Types of Institutions
If you are to gain an admission as a UK postgraduate student, the work you do will be on your own initiative, which really develops your lateral thinking and research skills. The postgraduate tutors and lecturers will provide the framework of the course, but you are encouraged to pursue the same with added research and submissions.
With postgraduate research programmes, the principal teaching method is original research, completed under academic supervision of your tutor or designated leader.
Many UK postgraduate research programmes offer introductory taught courses that provide training in research skills. This will help you prepare for the advanced research you’ll need to do.
Students who have completed a first degree are eligible to undertake a postgraduate degree, which includes:
Master’s degree (typically one year)
Doctorate degree (typically three years)
M Sc (Master of Science)
MA (Master of Arts)
M Ed (Master of Education)
LLM (Master of Law)
MBA (Master of Business Administration)
Research degrees involve at least one year, sometimes more, of full-time research resulting in an examined thesis.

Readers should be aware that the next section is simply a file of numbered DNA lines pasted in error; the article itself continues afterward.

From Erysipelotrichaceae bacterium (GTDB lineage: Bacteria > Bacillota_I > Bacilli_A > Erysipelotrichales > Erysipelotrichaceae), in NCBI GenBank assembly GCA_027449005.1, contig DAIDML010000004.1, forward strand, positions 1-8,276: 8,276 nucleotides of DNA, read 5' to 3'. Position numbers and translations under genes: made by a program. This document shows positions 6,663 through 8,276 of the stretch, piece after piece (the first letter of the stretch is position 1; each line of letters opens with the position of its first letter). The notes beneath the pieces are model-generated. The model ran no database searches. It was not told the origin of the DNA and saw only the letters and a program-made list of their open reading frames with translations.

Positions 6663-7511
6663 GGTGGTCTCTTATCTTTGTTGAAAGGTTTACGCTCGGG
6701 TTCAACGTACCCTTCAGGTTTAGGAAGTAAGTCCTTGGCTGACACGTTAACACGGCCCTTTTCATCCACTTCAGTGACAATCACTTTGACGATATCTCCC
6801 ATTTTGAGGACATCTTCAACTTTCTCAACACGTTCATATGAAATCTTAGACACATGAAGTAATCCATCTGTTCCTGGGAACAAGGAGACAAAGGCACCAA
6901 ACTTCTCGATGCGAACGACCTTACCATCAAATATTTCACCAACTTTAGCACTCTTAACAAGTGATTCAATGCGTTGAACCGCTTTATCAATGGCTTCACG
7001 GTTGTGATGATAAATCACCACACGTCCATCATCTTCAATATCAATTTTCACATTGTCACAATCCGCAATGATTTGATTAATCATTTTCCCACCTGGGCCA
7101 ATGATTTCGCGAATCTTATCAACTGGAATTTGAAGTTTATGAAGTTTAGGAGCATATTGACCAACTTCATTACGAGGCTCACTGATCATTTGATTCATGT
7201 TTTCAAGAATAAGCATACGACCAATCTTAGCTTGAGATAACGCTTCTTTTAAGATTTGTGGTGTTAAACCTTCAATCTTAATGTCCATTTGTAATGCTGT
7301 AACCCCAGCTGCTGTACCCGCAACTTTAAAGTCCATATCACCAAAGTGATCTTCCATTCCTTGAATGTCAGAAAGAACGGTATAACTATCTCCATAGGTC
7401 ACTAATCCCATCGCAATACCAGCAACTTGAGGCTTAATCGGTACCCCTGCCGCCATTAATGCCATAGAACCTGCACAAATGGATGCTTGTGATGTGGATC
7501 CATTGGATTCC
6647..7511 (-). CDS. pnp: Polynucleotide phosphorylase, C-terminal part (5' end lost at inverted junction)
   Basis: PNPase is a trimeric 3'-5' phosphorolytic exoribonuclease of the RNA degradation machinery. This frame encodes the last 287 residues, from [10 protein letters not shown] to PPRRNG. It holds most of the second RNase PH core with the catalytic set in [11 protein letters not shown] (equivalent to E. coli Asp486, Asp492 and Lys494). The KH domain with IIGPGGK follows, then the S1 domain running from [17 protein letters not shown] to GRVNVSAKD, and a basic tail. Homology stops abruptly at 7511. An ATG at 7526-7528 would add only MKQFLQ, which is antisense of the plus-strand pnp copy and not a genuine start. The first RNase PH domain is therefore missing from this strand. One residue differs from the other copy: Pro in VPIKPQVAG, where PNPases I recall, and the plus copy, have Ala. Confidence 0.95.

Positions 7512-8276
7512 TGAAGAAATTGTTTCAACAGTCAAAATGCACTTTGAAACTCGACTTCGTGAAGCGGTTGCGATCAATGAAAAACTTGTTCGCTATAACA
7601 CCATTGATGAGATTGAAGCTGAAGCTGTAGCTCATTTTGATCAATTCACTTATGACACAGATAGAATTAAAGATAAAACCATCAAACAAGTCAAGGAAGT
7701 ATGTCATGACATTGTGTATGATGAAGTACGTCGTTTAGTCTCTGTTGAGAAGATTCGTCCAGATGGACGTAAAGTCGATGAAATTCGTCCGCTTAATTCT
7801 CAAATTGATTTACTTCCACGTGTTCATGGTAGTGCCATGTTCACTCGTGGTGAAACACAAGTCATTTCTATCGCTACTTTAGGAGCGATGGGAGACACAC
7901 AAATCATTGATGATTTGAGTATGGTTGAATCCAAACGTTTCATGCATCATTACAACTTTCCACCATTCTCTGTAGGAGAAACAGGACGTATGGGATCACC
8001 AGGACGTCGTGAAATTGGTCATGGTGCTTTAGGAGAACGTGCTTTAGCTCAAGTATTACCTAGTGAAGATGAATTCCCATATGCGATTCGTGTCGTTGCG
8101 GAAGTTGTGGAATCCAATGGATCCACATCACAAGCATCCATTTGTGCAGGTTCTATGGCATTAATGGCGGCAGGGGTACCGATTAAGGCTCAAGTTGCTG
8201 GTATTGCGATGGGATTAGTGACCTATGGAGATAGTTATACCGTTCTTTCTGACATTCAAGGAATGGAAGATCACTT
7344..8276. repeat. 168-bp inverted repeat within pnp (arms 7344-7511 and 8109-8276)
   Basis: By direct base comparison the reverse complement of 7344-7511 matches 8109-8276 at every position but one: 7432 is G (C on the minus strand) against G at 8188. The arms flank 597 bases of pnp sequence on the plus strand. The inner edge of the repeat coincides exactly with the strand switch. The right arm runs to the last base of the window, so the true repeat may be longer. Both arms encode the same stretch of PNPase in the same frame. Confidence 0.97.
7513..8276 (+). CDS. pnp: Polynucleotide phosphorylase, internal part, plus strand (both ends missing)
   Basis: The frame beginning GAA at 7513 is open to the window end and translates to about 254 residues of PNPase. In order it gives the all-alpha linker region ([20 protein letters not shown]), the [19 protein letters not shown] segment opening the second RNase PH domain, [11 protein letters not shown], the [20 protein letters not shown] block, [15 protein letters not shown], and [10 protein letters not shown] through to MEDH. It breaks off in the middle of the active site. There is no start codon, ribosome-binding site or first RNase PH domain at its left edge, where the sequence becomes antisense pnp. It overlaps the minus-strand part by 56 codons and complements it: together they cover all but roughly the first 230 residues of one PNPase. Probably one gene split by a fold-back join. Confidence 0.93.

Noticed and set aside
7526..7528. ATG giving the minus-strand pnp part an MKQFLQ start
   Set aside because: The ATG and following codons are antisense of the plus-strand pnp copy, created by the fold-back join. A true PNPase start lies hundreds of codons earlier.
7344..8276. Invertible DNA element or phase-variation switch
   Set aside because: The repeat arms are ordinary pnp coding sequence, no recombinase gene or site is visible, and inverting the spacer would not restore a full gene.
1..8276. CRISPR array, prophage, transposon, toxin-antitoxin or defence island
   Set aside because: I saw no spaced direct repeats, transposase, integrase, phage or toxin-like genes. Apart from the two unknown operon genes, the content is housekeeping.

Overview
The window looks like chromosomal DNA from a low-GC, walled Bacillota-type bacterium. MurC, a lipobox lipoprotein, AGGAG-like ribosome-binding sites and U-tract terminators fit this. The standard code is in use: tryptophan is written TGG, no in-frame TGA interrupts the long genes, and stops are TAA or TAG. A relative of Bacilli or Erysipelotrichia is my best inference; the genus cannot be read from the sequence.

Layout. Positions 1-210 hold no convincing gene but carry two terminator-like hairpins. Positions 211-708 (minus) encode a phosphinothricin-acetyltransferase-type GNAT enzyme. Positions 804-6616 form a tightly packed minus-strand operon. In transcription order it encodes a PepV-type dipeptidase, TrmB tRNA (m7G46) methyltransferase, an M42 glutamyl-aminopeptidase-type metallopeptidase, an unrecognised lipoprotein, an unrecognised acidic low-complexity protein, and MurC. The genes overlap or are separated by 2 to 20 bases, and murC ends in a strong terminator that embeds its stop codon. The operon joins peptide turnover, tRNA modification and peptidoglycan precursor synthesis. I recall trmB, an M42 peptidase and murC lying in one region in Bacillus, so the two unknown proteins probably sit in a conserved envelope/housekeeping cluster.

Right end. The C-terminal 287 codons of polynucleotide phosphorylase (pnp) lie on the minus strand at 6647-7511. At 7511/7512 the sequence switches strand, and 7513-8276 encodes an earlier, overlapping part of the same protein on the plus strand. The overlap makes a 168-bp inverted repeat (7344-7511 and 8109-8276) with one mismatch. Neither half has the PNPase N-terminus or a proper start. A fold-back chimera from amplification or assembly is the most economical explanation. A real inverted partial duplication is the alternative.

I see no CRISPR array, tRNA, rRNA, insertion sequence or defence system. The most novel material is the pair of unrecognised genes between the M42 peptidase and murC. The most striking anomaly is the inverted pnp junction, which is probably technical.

If you would like to continue to study for a PhD, you will have to conduct a minimum of two years’ research after the award of your M Sc.
In some subject areas, a student may transfer from BSc/BA/BEng to PhD so that they follow a three year research programme for PhD without first obtaining a Masters degree.
Some courses are taught while others require research. Taught courses usually involve presentations, written course work such as marked essays, exams and dissertations. Classroom sessions are highly interactive, requiring student participation.
Intakes : Universities generally have 2 intakes per year, February & September
Scholarships : There are a variety of scholarships available to international students who wish to study in the UK. Institutions, organizations and the British Government offer funding schemes and awards to help cover course fees and the cost of UK living.